The longer you are in the world of All Star cheerleading, you realize there are different types of All Star parents. There are the parents that stay at the gym during every minute of the 3-5 days of practice (moving forward this parent will be referred to as the “super-parent”), the somewhat involved parent that is at practice sometimes (moving forward this parent will be referred to as the “just-enough parent”), and then you have the parent that you barely see (moving forward this parent will be referred to as the “drop-off parent”). Where do you think you would fall in these categories? Your answer might or might not change between year 1-2 of being involved in All Star cheerleading, but one thing that’s for certain is that there are pros and cons of being any of these types of parents. In the end, it’s up to you to decide, which parent you want to be.
Depending on how your child’s gym is set up, most parents have the opportunity to sit down for the 2-3 hours of practice and see their child progress from start to finish of the cheer season. At the very beginning of your All Star parenthood, most parents don’t mind passing the time by watching their child practice, talking to other parents, or reading a book. At some point though, that “restless” feeling of wanting to spend your time elsewhere might start to kick in. The laundry that needs to be done, the dinner you need to start cooking, the homework your other children have to complete and the nap you would love to take (although not many of us are that lucky); It all seems to be calling your name. You might say to yourself, “just for today, I’ll drop off your child’s name here, and run some errands”, but as the weeks go by, the taste of productivity continues to pull you in. One day of drop-off, turns into two days. Then you start to question why you spent so many hours at the gym at all. Don’t fret! You’re not the only parent that feels this way. Unfortunately, that same feeling of relief of “getting things done” during your child’s practice, also comes with a void when your child’s coach comes to you at the end of practice and says, “You should have seen your child’s name here doing her back-handspring. Your child’s name here was awesome!” Of course the day you decide to drop-off, you miss out on such a great accomplishment. No need to worry! Your child will not only be doing her back-handspring that day, but also for the rest of the season.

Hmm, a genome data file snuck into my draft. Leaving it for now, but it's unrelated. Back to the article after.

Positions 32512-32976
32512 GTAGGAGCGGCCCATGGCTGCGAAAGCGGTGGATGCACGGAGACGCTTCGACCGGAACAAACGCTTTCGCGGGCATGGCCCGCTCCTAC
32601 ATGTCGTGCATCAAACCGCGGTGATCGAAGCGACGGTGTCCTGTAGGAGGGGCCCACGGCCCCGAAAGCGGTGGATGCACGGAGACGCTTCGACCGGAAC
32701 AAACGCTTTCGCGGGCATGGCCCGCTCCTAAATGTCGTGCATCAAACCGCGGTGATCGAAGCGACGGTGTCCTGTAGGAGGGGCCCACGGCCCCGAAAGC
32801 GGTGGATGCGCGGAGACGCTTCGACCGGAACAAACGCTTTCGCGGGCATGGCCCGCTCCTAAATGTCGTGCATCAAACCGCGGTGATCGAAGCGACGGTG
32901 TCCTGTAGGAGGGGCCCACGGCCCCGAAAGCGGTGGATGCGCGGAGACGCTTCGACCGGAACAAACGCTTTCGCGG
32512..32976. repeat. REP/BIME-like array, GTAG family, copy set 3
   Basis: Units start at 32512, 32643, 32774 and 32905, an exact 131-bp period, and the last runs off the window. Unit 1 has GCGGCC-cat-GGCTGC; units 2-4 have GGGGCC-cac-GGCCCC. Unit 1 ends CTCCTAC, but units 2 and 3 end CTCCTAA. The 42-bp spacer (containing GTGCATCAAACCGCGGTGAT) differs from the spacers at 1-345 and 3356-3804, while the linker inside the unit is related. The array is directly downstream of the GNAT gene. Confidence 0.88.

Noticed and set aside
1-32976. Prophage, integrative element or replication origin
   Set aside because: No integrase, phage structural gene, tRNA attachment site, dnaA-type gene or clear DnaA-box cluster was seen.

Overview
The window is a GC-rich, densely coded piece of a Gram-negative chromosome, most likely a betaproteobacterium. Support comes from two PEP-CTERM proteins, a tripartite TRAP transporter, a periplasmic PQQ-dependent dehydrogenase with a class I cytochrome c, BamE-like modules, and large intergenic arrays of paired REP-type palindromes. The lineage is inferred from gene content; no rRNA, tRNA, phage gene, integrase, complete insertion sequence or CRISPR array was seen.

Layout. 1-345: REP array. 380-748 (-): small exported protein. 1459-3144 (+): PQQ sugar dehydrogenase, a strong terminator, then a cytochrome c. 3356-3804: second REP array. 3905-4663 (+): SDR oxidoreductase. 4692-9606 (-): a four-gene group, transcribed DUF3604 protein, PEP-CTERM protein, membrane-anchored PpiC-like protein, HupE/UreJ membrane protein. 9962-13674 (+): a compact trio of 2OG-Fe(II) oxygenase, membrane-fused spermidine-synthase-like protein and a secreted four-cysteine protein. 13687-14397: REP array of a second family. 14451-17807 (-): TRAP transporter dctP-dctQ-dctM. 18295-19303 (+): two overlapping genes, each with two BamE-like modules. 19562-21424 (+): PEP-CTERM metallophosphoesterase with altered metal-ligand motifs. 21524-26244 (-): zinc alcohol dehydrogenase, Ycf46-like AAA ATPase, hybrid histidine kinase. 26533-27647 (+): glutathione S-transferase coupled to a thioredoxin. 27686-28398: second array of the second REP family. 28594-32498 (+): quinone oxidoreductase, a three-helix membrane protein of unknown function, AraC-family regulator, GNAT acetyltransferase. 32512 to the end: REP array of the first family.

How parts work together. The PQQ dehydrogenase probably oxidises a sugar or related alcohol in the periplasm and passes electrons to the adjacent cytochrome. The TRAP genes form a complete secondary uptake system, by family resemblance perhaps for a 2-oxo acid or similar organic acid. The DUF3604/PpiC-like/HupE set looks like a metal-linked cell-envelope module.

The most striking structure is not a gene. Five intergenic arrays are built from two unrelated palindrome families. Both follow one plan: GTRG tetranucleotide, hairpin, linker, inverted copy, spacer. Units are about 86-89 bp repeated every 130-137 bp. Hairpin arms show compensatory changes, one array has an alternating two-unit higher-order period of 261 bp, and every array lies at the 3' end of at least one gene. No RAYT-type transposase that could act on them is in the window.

As an All Star parent, you deserve time away from the gym because sitting at a gym for at least 6 hrs a week can start to feel like another job. Everyone doesn’t have to be a “super-parent”. The key thing to understand is everything in life deserves balance. In essence, being the “just-enough parent” might be a great option, as long as you ensure that the lack of presence at the gym doesn’t interfere with the communication between you, the coaches and other parents. Yes, having a relationship with the other parents is just as important as having a relationship with the coaches. The other parents will be the go-to people when you’re away at a competition, since the coaches will be extremely busy. Don’t forget that when it’s time to book your hotel for the next competition, rooming with other families cut down on the travel cost. In an emergency, when you’re not able to attend a competition, you want to be able to trust the people that you’re sending your child with. Forming a relationship with other parents is key and these bonds are usually formed during practice.
A great way to have a balance is to attend at least one of the practices during the week or attend a portion of each practice. If you’re not a person that enjoys idle time, the time between the beginning and end of practice can be easily enjoyed by playing board games (Scrabble, Scattegories, Pictionary, etc.). Group games are great ice-breakers when meeting new parents. Also, you can bring the book you’ve been meaning to finish reading but never got a chance to. You can also use the time to work out. Why should your child be the only active person in your family? I’ve gone so far as joining the parent team. I get to work out and see my child practice at the same time. Even though my daughter might not admit it, she loves seeing her mommy do handstands and round-offs.
Each parent is different and by no means is there only one category of All Star parenthood that every parent should live by because you have to do what works for your family. Other than financially, time is one of the biggest investments, but not only by the child but also by the parent(s). So, remember, too much or too little of anything isn’t always a good thing.